We're a couple years on now and maybe folks have forgotten about Pearl Harbor.  Heck, I don't think anyone saw it but the critics anyway.  So pick up Dark Blue World and watch it for itself, not in order to compare it to some other film.  It is a lovely movie.


Grade: (A)


See also:

    -INFO : Dark Blue World (2001) (
    -Dark Blue World (Sony Classic Pictures)
    -INFO : Kolya (1996) (
    -FILMOGRAPHY : Jan Sverak (
    -INTERVIEW : Tara Fitzgerald, Dark Blue World (Interviewed by Jane Crowther, 6th May 2002, BBCi)
    -ARTICLE: Hero pilot unmasked as Hitler's spy in the RAF (Paul Harris, June 15, 2003, The Observer)
    -REVIEWS : Dark Blue World (MetaCritic)
    -Review : of Dark Blue World (Roger Ebert, Chicago Sun-Times)
    -Review : of Dark Blue World (Stephen Hunter, Washington Post)
    -Review : of Dark Blue World (Stephen Rea, Philadelphia Inquirer)
    -Review : of Dark Blue World (Paula Kennedy, BBC)
    -Review : of Dark Blue World (Simon Wardell, BBCi)
    -Review : of Dark Blue World (Peter Bradshaw, Guardian)
    -Review : of Dark Blue World (Phillip French, The Observer)
    -Review : of Dark Blue World (Kevin Thomas, LA Times)
    -Review : of Dark Blue World (Jim Slotek, Toronto Sun)
    -Review : of Dark Blue World (Elvis Mitchell, NY Times)
    -Review : of Dark Blue World (Jeffrey M. Anderson, SF Examiner)
    -Review : of Dark Blue World (Bob Graham, SF Chronicle)
    -Review : of Dark Blue World (Alexander Walker, This is London)
    -Review : of Dark Blue World (Desson Howe, Washington Post)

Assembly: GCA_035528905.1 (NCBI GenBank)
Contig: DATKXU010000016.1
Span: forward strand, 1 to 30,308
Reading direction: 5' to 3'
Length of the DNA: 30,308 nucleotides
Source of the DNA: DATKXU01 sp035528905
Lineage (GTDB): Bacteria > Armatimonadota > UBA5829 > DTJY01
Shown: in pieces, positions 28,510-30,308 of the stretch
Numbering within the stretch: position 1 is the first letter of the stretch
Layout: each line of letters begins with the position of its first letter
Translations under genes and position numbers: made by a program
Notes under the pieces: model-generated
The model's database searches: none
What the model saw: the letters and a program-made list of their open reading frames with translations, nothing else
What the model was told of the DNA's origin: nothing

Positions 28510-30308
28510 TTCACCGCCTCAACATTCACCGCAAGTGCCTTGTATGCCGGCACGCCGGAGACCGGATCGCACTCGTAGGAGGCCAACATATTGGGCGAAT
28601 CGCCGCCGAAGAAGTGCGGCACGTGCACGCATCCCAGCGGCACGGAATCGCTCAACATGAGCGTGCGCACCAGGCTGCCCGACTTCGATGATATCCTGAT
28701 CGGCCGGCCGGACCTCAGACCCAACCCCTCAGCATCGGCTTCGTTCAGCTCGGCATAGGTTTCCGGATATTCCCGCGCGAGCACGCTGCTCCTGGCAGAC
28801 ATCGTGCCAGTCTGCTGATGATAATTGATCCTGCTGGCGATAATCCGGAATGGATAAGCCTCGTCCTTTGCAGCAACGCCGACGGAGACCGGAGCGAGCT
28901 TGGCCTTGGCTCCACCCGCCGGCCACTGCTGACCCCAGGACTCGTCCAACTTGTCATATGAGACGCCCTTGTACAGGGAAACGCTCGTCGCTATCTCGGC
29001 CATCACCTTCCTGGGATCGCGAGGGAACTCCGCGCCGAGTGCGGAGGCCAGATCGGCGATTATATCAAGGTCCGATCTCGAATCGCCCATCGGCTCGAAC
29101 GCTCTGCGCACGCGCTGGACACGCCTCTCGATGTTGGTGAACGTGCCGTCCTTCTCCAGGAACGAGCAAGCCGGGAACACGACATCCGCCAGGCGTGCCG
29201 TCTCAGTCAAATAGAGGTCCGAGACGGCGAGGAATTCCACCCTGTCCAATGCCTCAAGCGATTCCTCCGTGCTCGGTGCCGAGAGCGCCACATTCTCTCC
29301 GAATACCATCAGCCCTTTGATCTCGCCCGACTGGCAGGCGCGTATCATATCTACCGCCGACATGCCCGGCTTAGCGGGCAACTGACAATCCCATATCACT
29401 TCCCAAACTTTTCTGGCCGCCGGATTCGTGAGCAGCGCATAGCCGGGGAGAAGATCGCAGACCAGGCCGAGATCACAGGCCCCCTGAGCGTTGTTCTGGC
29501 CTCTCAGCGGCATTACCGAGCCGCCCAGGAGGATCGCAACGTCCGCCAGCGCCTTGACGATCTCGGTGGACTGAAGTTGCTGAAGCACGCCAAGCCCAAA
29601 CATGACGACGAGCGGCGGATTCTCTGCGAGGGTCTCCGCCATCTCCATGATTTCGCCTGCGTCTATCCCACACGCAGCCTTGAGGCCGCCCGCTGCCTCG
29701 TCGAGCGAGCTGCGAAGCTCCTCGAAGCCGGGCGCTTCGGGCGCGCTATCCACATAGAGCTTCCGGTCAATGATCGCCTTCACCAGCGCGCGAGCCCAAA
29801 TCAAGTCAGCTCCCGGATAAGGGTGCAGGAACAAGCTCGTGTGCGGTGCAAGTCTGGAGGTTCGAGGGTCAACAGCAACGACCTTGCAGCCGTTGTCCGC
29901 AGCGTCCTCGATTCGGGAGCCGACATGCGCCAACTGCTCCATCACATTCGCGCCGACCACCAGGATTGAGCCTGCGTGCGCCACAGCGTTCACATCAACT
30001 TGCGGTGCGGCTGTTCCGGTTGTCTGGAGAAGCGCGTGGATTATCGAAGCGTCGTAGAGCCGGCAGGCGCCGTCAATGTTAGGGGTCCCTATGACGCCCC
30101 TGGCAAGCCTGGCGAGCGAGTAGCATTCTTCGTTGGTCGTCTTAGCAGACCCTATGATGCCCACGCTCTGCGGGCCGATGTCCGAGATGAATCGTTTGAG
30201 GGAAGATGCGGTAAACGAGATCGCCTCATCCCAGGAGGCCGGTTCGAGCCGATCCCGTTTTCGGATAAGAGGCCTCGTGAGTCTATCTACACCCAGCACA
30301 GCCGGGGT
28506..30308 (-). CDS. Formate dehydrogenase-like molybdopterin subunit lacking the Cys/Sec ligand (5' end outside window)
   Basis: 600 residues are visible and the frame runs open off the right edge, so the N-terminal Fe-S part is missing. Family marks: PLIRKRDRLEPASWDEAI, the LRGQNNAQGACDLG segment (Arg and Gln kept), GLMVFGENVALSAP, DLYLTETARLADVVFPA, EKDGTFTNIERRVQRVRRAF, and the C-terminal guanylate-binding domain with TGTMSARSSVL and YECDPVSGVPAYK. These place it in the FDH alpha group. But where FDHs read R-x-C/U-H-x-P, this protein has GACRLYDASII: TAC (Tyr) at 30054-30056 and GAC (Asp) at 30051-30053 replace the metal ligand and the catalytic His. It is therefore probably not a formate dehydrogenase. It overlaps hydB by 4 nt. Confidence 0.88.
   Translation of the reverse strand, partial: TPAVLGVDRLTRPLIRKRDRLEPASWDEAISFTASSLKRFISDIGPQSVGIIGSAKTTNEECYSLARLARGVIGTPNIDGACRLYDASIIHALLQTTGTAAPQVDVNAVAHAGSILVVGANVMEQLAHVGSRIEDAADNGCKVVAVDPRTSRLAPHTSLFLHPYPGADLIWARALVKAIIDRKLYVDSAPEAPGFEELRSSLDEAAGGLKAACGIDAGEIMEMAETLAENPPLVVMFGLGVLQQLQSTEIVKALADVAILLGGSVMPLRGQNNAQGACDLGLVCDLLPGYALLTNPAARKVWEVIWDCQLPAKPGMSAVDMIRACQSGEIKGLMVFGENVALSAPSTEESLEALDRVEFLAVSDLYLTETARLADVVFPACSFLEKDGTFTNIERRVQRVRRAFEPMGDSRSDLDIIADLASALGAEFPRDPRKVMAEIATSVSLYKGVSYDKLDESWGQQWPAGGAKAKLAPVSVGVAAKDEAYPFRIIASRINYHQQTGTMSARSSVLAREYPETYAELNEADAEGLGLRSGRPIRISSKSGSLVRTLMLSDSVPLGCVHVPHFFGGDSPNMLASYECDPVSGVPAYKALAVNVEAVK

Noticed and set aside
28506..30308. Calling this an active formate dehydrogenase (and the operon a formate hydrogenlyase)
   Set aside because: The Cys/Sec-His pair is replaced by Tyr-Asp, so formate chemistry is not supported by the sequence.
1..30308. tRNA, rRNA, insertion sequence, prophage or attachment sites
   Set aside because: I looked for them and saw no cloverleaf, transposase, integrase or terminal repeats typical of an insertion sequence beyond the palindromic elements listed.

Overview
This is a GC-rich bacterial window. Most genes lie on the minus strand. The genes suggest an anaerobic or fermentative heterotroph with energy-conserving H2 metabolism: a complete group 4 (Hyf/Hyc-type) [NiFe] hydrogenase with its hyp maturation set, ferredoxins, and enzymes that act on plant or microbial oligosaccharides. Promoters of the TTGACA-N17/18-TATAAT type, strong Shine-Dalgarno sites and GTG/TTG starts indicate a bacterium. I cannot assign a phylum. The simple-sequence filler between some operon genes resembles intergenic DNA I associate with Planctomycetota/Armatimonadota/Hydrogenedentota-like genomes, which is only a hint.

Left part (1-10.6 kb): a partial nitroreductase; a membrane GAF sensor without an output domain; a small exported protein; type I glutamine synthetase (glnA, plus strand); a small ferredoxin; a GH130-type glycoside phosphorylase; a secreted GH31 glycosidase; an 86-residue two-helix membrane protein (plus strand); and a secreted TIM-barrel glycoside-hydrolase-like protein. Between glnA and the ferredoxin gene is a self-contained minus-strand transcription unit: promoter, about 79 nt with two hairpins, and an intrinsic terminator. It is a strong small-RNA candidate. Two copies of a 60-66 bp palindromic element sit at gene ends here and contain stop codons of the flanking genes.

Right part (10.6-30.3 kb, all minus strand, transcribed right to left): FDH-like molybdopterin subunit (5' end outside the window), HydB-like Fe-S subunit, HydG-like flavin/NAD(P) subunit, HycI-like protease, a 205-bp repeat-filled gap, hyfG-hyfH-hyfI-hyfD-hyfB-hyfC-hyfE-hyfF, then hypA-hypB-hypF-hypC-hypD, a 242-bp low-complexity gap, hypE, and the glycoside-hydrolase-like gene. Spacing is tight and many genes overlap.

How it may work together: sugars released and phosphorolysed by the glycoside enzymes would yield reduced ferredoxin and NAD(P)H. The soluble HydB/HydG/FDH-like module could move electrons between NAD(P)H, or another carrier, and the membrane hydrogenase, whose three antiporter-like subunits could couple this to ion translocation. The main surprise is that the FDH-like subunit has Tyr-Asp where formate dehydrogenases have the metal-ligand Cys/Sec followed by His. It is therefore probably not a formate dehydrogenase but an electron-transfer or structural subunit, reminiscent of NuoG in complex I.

-Review : of Dark Blue World (Marta Barber, Miami Herald)
    -Review : of Dark Blue World (Lou Lumenick, NY Post)
    -Review : of Dark Blue World (Rob Blackwelder, SplicedWire)
    -Review : of Dark Blue World (Owen Glieberman, Entertainment Weekly)
    -Review : of Dark Blue World (Bill Gallo, New Times LA)
    -Review : of Dark Blue World (Jessica Winter, Village Voice)
    -Review : of Dark Blue World (Jason Anderson, Eye Weekly)
    -Review : of Dark Blue World (Marritt Ingraham, Austin Chronicle)
    -Revie w : of Dark Blue World (Hazel Dawn Dumpert, LA Weekly)
    -Review : of Dark Blue World (Tor Thorsen,
    -Review : of Dark Blue World (Rich Cline, Shadows on the Wall)
    -Review : of Dark Blue World (Political Film Review)
    -Review : of Dark Blue World (Mary Ann Johanson, Flick Filosopher)
    -Review : of Dark Blue World (Mongoose, Haro Online)
    -Review : of Dark Blue World (Edwin Jahiel)
    -Review : of Dark Blue World (Ed Gonzalez, Slant)
    -Review : of Dark Blue World (Richard von Busack, MetroActive)
    -Review : of Dark Blue World (Rebort, Inside Out)
    -Review : of Dark Blue World (Aaron M. Fontana, Entertainment Today)
    -REVIEW :  of Kolya (Rachel Hostetter Smith, Ph. D., Hollywood Jesus)